Refugees Magazine, 1 June 1998
Cambodia makes a fresh attempt to put itself back together again
By Fernando del Mundo
For Giuseppe de Vincentis the sense of déjà vu is unmistakable. He had helped hundreds of thousands of Cambodian refugees repatriate from Thailand in the early 1990s and now he is back on the same border doing the same job. "We are using the same reception centre, the same trucks, the same crossing points," says de Vincentis, on temporary assignment from Viet Nam. "It is depressing that five years later we are having to deal again with the problem of Cambodia. We thought we had solved it before, in 1992 and 1993."
The October, 1991 Paris Peace Agreement on Cambodia had promised so much. The agreement ended 12 years of civil war in the south-east Asian nation and in a 13-month period starting in March, 1992, UNHCR repatriated an estimated 370,000 Cambodian refugees in time to vote in UN-led elections. "There was a very upbeat mood in the camps," recalls Udo Janz, then head of UNHCR operations in Cambodia's north-west province of Battambang. "It was the best chance the refugees had to return home for as long as they could think back in their refugee lives. There was not a single refugee killed in the course of the repatration."
Prince Norodom Ranariddh won what were widely regarded as the first free and fair elections in Cambodia for more than two decades, but after that everything began to go wrong. The Prince was forced into a power-sharing agreement with the incumbent leader, Hun Sen, and was subsequently ousted on the eve of scheduled elections a year ago. Hun Sen followed that move with a crackdown against Ranariddh's Funcinpec Party, accusing it of trying to overthrow his government in cooperation with the Khmer Rouge, who had turned Cambodia into the infamous 'killing fields' between 1975 and 1979, emptying the cities, slaughtering at least one million people and plunging the country back to Year Zero.
As unrest spread during 1997, as many as 45,000 Cambodians fled across the malaria-infested mountains into Thailand, a quarter of them arriving this spring. But with a new round of elections this summer, Cambodia's government urged these refugees to return home. UNHCR began a voluntary repatriation programme even as new refugees were still arriving in Thailand, and by June more than 5,000 persons had returned to Cambodia. Many others went back spontaneously, without official help.
The majority of the latest refugees who are mainly women and children, are either supporters of the Khmer Rouge, who boycotted the 1993 balloting, or the Funcinpec party, and they feared their lives would be in danger if they returned home. For some, this was their second time in a Thai border camp. Many told a recent visitor why they were reluctant to return home today after their dreams had turned to nightmares when they had first gone back.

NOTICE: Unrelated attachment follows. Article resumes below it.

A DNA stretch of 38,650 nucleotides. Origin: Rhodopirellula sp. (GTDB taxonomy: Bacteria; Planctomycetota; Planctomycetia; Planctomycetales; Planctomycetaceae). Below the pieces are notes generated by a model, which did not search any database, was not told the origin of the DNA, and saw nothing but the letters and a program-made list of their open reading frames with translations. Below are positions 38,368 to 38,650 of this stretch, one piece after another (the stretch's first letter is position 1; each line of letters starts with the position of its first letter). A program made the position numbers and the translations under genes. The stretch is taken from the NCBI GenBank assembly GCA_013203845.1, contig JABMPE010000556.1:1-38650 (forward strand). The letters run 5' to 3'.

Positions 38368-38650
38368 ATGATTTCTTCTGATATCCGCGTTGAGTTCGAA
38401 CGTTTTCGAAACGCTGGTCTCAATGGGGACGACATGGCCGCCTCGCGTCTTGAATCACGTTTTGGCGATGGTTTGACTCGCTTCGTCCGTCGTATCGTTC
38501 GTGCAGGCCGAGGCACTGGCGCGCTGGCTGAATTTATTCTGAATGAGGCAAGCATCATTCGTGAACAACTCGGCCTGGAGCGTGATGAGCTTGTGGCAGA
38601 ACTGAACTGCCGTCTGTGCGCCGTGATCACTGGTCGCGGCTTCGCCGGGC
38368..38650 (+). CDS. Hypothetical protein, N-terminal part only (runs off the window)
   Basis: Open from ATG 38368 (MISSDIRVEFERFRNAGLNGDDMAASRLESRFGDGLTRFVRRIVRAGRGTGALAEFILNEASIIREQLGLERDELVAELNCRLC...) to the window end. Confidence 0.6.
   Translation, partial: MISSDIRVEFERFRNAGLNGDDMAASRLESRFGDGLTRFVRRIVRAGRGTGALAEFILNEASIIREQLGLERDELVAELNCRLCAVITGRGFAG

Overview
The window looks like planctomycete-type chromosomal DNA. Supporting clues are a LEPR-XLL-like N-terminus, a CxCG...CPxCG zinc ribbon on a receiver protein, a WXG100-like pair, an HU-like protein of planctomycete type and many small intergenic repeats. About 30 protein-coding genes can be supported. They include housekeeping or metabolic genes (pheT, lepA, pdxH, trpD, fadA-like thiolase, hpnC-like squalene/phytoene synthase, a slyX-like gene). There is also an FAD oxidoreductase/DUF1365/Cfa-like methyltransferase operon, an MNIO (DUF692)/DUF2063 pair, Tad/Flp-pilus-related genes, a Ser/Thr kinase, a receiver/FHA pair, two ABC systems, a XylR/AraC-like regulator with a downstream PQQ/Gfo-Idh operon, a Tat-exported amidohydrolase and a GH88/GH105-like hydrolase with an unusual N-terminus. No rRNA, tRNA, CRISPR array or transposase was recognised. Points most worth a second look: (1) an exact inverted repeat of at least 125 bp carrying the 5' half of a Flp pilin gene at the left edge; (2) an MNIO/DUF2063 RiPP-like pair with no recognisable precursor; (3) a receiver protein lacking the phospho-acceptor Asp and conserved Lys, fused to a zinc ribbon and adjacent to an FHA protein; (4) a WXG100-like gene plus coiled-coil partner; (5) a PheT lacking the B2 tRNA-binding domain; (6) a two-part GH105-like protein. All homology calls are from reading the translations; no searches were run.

There was a familiar thread to the refugees' stories and their personal histories underlined just how differently the Cambodian exiles fared compared with 1.7 million Mozambicans who returned home in another major operation earlier this decade (see cover story).
Fighting started almost as soon as the Cambodians went back, when government forces assaulted Khmer Rouge strongholds in the north-west jungles. The devastated countryside was laced with between four and six million mines and many returnees recalled that at the time, they wandered from commune to commune, searching for lost relatives and a secure place to restart their lives. Some found work in the more prosperous frontier areas or in Thailand and when the conflict flared yet again last year, they scampered into that neighbouring state. For them, life had come full circle.
It was a particularly harsh time for farmers in the early 1990s. There was little land available for returnees and flooding and drought hit the north-west, preventing even the lucky ones with some property, from planting their first vital harvest. Former landlords tried to reclaim properties, backed by gangs of armed thugs and the land issue remains an explosive problem today. In sharp contrast, the Mozambicans were able to avoid renewed civil and political strife, there were no disputes over land and even nature smiled kindly on the returning African farmers with bountiful rainfalls.
In Cambodia, UNHCR built wells, schools, roads and bridges in a series of so-called Quick Impact Projects (QIPs) as part of an overall $9.4 million programme designed to help refugees reintegrate successfully into local communities and to assist the communities themselves. Since the 1993 vote, however, much of the infrastructure the U.N. put into place has deteriorated sharply. A 45-minute trip in 1992-93 between the frontier town of Poipet and the railhead of Sisophon, for instance, now takes two hours and a trip from there to the Cambodian capital of Phnom Penh can take two days instead of 24 hours.